It is a common belief that those who are religious live seemingly pure lives full of joyous content.

However, a new study suggests that it may actually be a belief in hell and supernatural punishment that motivates people to do good rather than faith in forgiveness and happily heaven after.

According to an analysis taken from a World Values and European Values survey of nearly 144,000 people in 67 countries between 1981 and 2007, psychologists have discovered lower crime rates in social climates where the majority of people believe in hell as opposed to those who believe in heaven.

Lead researcher Azim Shariff, director of the Culture and Mortality Lab at the University of Oregon, explained the results by saying:

The key finding is that, controlling for each other, a nation’s rate of belief in hell predicts lower crime rates, but the nation’s rate of belief in heaven predicts higher crime rates, and these are strong effects.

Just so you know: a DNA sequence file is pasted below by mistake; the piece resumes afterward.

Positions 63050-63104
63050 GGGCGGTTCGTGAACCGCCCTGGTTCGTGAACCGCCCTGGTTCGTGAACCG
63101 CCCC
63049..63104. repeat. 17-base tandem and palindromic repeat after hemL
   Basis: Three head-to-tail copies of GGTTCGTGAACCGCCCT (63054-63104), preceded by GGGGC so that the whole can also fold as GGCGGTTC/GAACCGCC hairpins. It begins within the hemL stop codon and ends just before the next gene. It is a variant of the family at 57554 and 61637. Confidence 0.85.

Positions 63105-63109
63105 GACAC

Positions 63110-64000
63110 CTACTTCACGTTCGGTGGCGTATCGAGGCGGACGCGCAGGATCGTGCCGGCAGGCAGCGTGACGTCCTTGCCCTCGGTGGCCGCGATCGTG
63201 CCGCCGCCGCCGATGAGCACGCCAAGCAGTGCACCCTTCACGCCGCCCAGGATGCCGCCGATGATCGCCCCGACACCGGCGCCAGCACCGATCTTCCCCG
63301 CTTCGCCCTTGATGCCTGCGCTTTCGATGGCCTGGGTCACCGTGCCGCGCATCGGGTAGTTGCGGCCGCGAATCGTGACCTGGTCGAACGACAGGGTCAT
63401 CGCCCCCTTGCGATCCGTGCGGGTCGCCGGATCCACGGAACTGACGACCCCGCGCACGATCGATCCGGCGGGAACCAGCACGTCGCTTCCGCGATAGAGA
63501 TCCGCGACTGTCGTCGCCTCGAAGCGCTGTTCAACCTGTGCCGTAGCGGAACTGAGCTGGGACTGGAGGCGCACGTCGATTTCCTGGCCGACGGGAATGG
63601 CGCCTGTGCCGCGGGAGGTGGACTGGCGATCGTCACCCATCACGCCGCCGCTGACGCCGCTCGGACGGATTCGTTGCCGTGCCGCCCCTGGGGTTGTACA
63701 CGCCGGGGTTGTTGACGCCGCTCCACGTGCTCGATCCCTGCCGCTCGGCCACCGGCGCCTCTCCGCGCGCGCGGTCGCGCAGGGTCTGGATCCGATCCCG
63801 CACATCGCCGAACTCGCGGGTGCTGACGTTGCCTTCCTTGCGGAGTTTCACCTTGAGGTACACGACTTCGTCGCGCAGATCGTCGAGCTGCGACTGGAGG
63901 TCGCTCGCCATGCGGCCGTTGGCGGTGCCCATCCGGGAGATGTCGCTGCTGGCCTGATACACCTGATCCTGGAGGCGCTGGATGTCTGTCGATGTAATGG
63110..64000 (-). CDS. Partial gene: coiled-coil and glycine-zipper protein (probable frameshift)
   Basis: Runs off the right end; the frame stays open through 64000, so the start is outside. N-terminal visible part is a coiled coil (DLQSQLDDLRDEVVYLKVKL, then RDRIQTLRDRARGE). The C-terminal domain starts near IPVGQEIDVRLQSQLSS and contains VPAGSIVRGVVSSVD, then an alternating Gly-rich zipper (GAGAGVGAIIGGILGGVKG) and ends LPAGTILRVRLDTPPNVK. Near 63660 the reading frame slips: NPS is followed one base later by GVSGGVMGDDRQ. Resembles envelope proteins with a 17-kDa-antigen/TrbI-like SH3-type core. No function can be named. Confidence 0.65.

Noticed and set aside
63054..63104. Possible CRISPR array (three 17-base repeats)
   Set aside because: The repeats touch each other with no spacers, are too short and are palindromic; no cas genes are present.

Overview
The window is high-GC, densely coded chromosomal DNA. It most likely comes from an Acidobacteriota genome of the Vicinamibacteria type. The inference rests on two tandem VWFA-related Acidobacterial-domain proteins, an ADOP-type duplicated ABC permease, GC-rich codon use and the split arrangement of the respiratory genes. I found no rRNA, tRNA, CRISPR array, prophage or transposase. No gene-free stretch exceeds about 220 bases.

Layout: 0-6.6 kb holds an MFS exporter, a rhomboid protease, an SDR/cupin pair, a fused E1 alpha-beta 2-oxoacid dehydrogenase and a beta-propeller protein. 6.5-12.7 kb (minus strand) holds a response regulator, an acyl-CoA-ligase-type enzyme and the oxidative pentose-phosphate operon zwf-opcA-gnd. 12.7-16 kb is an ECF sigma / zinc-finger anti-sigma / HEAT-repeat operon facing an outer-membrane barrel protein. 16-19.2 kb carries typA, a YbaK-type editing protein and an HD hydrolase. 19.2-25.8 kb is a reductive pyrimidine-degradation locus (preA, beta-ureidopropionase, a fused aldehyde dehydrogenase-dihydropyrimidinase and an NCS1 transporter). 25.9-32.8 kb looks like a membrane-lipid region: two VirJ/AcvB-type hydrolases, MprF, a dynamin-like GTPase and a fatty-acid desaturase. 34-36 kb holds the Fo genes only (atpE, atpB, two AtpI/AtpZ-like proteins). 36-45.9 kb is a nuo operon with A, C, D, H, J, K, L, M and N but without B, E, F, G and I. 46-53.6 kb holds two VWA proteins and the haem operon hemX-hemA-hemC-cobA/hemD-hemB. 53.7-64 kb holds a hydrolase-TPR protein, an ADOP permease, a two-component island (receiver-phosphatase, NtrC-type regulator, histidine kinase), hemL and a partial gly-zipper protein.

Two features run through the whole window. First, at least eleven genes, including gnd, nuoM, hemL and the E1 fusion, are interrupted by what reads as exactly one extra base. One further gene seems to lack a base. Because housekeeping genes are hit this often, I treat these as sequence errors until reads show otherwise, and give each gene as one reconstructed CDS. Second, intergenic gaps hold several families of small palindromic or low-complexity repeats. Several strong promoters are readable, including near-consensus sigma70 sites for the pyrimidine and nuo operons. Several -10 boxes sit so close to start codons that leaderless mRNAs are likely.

Shariff suggests that although religious belief is generally perceived as a colossal theory, once it is broken down into different concepts, different relationships begin to appear. In this case, they are two differences going in opposite directions.

Interestingly, previous research in both 2003 and 2011 by the International Journal for the Psychology of Religion and Harvard University also found that a belief in hell had more of an affect on social behaviors than a belief in heaven.

Researchers said their discoveries support previous findings that various dynamics in religious beliefs largely predict higher crime rates.

The study did account for factors like nations’ dominant religion, income inequality, life expectancy and incarceration rate.

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